I do think a lot of people have a distorted view of pedestrian distance, and one reason is that for a lot of people nearby walking is pretty miserable. I'm not arguing that an additional 22ish minutes each way on your commute, if that's what you're doing, is a nontrivial amount of time, but for people without mobility issues it isn't exactly a big physical burden. If the walk is nice, and you can do some errands along the way like stop in the supermarket or pick up your dry cleaning, or, hell, hit happy hour at your local, it might even be enjoyable/productive. Not all miles are created equal.
Habits also impact this view. On the various local/urban issue internet forums where people argue about this stuff, it's clear that people who drive for their commute are more likely to perceive a 3 block walk home from a parking spot to be a big burden, while people who depend on transit don't think much about it at all.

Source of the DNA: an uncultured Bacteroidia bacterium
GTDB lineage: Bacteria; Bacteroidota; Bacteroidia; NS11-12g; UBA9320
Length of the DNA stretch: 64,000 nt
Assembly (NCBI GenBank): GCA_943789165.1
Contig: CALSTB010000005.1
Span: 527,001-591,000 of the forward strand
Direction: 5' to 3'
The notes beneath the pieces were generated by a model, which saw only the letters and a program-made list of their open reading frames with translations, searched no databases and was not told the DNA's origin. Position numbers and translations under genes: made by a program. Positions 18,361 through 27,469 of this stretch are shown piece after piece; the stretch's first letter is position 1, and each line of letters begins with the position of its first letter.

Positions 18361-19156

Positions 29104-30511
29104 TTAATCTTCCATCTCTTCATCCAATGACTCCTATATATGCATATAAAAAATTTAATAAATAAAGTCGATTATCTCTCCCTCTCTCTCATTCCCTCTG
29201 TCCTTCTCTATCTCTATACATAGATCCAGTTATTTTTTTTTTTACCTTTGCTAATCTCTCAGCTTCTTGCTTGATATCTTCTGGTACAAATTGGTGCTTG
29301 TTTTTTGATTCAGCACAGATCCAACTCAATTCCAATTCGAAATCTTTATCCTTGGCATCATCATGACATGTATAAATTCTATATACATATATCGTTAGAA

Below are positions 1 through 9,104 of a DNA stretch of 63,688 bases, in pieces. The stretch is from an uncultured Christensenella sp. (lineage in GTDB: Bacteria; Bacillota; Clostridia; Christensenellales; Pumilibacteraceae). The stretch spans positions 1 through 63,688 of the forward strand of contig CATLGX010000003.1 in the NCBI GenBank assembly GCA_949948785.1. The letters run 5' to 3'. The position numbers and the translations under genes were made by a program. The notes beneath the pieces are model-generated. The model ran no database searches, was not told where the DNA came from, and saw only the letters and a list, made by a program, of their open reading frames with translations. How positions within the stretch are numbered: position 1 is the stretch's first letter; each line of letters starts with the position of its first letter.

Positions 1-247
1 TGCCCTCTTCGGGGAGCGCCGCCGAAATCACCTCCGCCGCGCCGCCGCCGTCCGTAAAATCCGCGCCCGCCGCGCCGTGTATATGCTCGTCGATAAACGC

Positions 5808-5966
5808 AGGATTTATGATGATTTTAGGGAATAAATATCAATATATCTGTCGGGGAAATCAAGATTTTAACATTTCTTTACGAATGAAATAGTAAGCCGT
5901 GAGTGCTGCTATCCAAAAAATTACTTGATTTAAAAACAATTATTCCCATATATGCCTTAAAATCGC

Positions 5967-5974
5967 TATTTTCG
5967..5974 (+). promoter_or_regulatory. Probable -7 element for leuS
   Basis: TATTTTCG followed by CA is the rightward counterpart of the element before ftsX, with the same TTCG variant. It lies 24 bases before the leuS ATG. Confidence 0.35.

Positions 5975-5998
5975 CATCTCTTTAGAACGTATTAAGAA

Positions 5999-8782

This is where people scream "but weather!" Yes, yes, some places are unbearably hot or unbearably cold for some months of the year. However, there aren't many places in the country that have "bad" weather - too hot, or too cold - more than 4 months per year, really. Less perfect weather, sure, but not so hot or cold that a 22 minute walk is unbearable given proper clothing. Hot's a bit more difficult than cold for people who are commuting, but even the hot places really are mostly fine the other 8 months.